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ERIC Number: ED570414
Record Type: Non-Journal
Publication Date: 2016
Pages: 126
Abstractor: As Provided
Reference Count: N/A
ISBN: 978-1-3397-9479-2
ISSN: N/A
Psychological Orientation, Perceptions of Institutional Climate, and Their Relationship to the Social and Academic Adjustment of African American Community College Students
Scott, Johnny
ProQuest LLC, Ph.D. Dissertation, North Carolina Agricultural and Technical State University
When examined more thoroughly, the complexities created by the discrepancies between admission and graduation of African American students point to the impact of their psychological orientation to community college. It simultaneously highlights the degree of their mainstream orientation experience and its impact on their perceptions of institutional climate as it relates to social and academic adjustment. Numerous variables have the potential to impact the performance of African American community college students. Utilizing a quantitative approach, the purpose of the study was to examine psychological orientation and perceptions of institutional climate as variables to address the relationship between the social and academic adjustment of African American community college students. The study population sampled consisted of 85 African American students from two community colleges in the North Carolina Community Colleges System utilizing the Mainstream Orientation Questionnaire, the Perceptions of Institutional Climate Questionnaire, the Social Adjustment Questionnaire, and the Academic Adjustment Questionnaire. The study results suggest there is a statistically significant relationship between mainstream orientation and perceptions of the institutional climate of African American community college students. However, neither was there a statistically significant relationship between the perceptions of institutional climate and the social adjustment of African American community college students, nor was there a statistically significant relationship between perceptions of institutional climate and the academic adjustment of African American community college students. The results are indicative of a need for further study to identify and understand the reason for low numbers of African American students attending community colleges. [The dissertation citations contained here are published with the permission of ProQuest LLC. Further reproduction is prohibited without permission. Copies of dissertations may be obtained by Telephone (800) 1-800-521-0600. Web page: http://www.proquest.com/en-US/products/dissertations/individuals.shtml.]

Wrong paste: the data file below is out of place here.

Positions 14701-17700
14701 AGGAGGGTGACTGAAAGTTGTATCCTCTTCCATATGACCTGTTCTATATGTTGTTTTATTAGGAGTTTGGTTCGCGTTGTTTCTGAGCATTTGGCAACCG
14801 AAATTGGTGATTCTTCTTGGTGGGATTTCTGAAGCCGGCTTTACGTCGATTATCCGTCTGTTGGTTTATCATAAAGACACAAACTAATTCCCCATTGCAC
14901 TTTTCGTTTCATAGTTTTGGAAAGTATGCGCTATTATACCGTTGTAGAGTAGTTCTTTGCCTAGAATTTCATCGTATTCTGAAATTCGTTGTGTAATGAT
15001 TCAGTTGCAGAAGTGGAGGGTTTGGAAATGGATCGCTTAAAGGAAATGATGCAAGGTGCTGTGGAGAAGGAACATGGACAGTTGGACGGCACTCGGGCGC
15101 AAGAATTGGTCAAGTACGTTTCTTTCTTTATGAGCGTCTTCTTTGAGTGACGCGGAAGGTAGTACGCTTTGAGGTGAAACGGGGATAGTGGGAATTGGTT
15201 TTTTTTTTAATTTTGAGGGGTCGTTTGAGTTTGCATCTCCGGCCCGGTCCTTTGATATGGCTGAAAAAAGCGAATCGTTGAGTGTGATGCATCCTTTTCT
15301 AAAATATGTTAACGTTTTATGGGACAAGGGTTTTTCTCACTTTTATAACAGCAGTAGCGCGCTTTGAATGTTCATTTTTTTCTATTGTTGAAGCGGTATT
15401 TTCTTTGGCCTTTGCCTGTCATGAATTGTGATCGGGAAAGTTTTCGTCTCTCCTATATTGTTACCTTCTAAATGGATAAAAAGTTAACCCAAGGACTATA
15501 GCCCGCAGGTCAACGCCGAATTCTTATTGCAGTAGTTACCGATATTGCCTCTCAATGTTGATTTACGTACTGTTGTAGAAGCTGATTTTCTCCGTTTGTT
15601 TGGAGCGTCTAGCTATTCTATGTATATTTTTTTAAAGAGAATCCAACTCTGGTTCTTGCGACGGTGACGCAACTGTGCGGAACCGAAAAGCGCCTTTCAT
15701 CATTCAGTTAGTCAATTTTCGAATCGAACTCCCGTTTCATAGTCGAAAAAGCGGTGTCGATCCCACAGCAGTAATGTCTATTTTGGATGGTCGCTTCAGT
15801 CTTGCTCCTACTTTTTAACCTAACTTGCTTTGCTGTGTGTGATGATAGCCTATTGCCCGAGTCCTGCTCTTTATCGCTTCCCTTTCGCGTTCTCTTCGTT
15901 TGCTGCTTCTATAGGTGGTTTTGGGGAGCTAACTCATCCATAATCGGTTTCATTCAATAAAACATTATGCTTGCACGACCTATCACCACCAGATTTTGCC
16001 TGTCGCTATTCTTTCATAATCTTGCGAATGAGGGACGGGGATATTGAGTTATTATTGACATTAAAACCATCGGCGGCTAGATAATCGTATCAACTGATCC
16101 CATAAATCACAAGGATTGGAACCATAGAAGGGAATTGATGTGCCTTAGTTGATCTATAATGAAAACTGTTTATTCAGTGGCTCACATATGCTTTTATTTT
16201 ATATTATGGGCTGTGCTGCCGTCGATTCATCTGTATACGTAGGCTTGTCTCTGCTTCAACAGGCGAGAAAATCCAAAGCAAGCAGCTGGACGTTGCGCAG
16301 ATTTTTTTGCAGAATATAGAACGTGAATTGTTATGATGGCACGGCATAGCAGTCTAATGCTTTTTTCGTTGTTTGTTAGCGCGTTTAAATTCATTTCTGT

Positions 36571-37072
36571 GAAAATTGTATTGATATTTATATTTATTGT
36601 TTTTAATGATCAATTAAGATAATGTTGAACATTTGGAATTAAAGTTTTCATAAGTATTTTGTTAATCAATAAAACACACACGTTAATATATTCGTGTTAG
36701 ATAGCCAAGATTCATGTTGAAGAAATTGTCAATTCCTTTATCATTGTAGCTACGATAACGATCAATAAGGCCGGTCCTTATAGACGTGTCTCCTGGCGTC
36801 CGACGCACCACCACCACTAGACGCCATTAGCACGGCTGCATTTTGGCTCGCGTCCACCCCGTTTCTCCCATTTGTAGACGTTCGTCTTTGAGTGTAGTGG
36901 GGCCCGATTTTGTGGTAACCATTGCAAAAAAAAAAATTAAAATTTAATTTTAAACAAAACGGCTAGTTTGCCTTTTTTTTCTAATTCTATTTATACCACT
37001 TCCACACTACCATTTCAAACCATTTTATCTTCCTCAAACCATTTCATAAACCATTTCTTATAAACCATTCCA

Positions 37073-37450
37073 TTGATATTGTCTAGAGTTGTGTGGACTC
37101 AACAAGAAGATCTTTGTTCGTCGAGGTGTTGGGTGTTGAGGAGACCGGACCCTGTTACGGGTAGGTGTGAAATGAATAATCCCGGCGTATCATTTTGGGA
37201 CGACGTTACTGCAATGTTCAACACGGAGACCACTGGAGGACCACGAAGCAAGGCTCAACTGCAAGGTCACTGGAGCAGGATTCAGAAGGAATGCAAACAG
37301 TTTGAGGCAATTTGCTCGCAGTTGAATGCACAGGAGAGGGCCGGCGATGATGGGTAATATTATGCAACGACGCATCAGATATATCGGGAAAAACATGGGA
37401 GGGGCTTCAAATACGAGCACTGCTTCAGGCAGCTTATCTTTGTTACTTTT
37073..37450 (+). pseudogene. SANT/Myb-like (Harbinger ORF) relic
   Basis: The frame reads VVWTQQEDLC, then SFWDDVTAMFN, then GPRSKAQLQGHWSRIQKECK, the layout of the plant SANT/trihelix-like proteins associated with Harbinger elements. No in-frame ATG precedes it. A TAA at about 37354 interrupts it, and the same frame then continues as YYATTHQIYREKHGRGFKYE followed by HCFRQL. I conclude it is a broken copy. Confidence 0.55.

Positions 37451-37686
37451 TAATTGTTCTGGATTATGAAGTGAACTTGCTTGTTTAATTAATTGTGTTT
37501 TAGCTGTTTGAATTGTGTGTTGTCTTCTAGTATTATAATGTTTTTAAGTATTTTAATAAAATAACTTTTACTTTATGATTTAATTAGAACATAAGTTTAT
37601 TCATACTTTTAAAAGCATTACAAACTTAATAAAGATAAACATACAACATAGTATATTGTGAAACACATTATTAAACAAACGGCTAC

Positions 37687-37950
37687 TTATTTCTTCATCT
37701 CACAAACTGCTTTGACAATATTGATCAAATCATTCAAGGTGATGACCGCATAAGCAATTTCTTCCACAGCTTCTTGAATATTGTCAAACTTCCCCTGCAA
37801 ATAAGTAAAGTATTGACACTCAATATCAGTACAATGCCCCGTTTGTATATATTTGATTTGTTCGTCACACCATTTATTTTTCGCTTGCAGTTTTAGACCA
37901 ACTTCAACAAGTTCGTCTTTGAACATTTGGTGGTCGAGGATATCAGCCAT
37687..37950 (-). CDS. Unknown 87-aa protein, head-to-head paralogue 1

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Publication Type: Dissertations/Theses - Doctoral Dissertations
Education Level: Higher Education; Postsecondary Education; Two Year Colleges
Audience: N/A
Language: English
Sponsor: N/A
Authoring Institution: N/A
Identifiers - Location: North Carolina